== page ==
It is somewhat surprising that Gov. Andrew Cuomo, usually so measured and calculating in everything he does, would allow himself to become enmeshed in controversy last week by his comment that “extreme conservatives” have no place in New York.
The governor, speaking on NPR’s “Capitol Pressroom,” was talking about the ideological battle between moderate and conservative Republicans when he said of what he called extremists: “Who are they? Are they these extreme conservatives who are right-to-life, pro-assault-weapon, anti-gay? Is that who they are? Because if that’s who they are and they are the extreme conservatives, they have no place in the state of New York, because that’s not who New Yorkers are.”
More-conservative politicos and organizations in the state took the line to mean there is no place at any table for anyone who differs from the governor’s views.
The statement, and reaction, brings to mind Mitt Romney’s “47 percent” utterance, in which he told a room full of wealthy donors that 47 percent of Americans were dependent on government and therefore unlikely to vote for a Republican. Democrats seized on Mr. Romney’s comments by declaring a presidential candidate should be willing to represent all members of society.
Now the shoe of political dismissal and exclusion is on the foot of Gov. Cuomo, one of the Democratic Party’s potential standard bearers for 2016.
STATE Sen. Catharine Young, R-Olean, continues her campaign of identifying U.S. military veterans in her district who have not received various medals or awards honoring their service. Through possible mistakes regarding paperwork, transfers from units or perhaps even oversights on the part of superior officers, it is actually rather surprising how many veterans in Cattaraugus and Allegany counties alone have been found by Sen. Young’s office who were somehow overlooked in receiving recognition.
Indeed, two most recent instances involved veterans who served honorably — as have all who have been recognized by the senator’s office — but they also experienced and were wounded in heavy combat.
On Jan. 17, Korean War veteran Hermon L. Foster of Bolivar received several medals and other awards, including the Purple Heart and Combat Action Ribbon, for his service in the U.S. Marine Corps. Mr. Foster was wounded three times during fierce fighting against Chinese forces in 1952.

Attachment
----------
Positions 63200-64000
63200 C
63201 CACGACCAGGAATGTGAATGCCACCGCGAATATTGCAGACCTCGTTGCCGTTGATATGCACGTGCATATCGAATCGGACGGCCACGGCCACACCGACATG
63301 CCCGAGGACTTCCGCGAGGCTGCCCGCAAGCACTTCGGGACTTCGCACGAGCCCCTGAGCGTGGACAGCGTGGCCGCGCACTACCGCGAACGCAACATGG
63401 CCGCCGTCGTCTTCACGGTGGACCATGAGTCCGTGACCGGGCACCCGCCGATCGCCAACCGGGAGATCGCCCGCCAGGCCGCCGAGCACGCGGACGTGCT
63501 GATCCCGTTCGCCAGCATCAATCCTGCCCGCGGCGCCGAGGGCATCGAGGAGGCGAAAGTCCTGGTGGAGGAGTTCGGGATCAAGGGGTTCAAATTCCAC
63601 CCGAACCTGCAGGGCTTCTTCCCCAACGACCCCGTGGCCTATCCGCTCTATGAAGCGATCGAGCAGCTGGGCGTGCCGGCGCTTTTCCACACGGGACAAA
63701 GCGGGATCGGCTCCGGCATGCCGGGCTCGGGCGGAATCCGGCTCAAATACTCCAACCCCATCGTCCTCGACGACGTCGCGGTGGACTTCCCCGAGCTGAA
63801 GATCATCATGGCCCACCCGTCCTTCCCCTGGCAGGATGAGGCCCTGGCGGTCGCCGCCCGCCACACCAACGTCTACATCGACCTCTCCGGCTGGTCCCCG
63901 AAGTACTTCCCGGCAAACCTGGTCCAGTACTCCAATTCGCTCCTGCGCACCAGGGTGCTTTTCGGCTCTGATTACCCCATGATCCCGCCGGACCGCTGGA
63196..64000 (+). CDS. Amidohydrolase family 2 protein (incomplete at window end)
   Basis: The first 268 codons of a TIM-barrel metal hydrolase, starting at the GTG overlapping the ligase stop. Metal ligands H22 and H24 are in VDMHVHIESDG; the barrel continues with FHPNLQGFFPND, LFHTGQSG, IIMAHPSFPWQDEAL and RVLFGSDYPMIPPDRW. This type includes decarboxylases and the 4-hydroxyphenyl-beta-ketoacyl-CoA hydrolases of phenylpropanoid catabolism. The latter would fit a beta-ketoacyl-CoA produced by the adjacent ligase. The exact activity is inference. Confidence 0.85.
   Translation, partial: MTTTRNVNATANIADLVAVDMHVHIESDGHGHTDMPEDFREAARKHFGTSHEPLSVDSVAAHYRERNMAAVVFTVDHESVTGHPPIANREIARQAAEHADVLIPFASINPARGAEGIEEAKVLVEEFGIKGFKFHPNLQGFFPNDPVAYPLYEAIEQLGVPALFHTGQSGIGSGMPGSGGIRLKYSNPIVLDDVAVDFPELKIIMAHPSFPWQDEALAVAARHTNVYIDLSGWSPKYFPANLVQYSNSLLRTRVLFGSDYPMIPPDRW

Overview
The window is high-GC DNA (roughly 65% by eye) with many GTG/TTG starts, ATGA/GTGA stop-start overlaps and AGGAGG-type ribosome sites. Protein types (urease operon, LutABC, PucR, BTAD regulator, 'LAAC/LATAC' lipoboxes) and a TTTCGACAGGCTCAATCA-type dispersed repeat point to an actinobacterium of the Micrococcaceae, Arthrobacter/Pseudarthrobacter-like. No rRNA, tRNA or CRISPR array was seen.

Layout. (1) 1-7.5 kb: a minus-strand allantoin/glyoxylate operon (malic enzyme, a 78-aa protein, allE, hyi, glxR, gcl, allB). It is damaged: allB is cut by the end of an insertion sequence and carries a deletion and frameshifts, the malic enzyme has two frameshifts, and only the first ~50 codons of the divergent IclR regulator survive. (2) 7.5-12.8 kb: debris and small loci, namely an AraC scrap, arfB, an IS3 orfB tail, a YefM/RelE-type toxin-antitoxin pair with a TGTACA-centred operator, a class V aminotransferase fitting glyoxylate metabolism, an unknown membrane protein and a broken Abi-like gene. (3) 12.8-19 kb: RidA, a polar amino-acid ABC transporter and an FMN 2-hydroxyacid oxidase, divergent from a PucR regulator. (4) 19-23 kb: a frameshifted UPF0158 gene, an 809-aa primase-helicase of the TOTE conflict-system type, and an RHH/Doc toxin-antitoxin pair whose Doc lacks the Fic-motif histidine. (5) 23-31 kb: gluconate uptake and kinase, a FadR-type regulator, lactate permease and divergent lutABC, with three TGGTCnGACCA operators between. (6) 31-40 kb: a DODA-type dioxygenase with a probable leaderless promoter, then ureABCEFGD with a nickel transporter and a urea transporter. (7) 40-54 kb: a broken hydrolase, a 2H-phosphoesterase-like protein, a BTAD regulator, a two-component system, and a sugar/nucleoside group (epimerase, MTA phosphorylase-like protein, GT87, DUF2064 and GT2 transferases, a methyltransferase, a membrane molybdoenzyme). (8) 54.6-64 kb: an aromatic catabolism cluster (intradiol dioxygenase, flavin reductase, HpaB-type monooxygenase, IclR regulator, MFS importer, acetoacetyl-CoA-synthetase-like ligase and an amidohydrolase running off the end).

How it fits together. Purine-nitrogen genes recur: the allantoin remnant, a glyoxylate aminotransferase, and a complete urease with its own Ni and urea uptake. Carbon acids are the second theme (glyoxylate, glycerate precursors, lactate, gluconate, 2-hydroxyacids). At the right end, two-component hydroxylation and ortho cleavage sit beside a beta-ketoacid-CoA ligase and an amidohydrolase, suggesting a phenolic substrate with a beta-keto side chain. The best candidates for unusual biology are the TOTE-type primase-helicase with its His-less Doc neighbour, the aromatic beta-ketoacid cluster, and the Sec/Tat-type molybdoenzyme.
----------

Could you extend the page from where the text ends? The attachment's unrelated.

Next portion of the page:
Earlier this month, World War II veteran Franklin R. West of Little Valley received several medals, including a Bronze Star and Purple Heart, through the efforts of Sen. Young’s office. Mr. West was wounded twice in separate battles in Europe, the first time in the Battle of in the Hürtgen Forest in November 1944 and in the late winter of 1945 in Germany.
SEATTLE Seahawks cornerback Richard Sherman is a brilliant player who takes the field in a combination of size, quickness and speed that perhaps has not been seen at the position since Hall of Famer Mel Blount of Pittsburgh’s famed Steel Curtain days.
He’s also a loudmouthed self-promoter whose penchant for trash-talking and humiliating opponents was well-known long before he created his own personal storm of negative notoriety after last Sunday’s NFC Championship Game. Bellowing at a Fox camera, Sherman proclaimed himself the best corner in the NFL and belittled San Francisco wide receiver Michael Crabtree after making the game-clinching play for the Seahawks.
Sherman spent this past week offering excuses and justifications for his bush-league behavior, with his apologists even suggesting that the backlash has been at least tinged with racism. Yet, perhaps the criticism stems merely from the fact that, at least still in some corners of this brash, it’s-all-about-me world, fans appreciate athletes winning and losing with grace and class, regardless of background or perceived (or self-manufactured) provocation.
Meanwhile, leave it to the national sports media to eagerly seek out — perhaps even encourage — Sherman’s brand of trash-talking, and then to stalk the guy for a week on the subject, feeding the backlash discussion.
The media was the biggest winner after the sorry spectacle of poor sportsmanship.
ABOUT 20 students at Olean High School are continuing the annual effort of collecting food items in the Souper Bowl of Caring food drive. The national youth-led program of giving and caring consists of collecting food items and donations the week before the NFL Super Bowl game.
The OHS Student Volunteers’ Souper Bowl of Caring Committee will collect food from area businesses Jan. 31 and from area churches on Feb. 2. A collection of food from students and staff at the high school also will be conducted in the school’s front entrance Jan. 27 to Feb. 2. Food also will be collected at other schools in the district.
Faculty adviser Marie Rakus said the food collected will be given to the Olean Food Pantry. She said the program has been conducted by different groups in the school district for the past 15 years.
Meanwhile, in Allegany, the SSG Shawn Clemons Memorial Benefit was held Saturday at the American Legion to raise funds for wounded veterans. Bill and Candy Clemons decided to hold the benefit instead of an annual cemetery memorial service for their fallen son at the urging of their two daughters, Kristen Keenan and Michelle Clemons.
THE CUBA Cheese Museum has settled into its new location, the Palmer Opera House, providing a boost for the ongoing renovation of the building and placing an interesting destination on the village’s West Main Street.
Established in 2004, the museum features the history of cheese making and the dairy industry, with a focus on local history. It has artifacts dating back to 1810.
A lasagna dinner fundraiser benefiting the museum, which includes raffles and a silent auction, is set for 3 to 6 p.m. today at Moonwinks.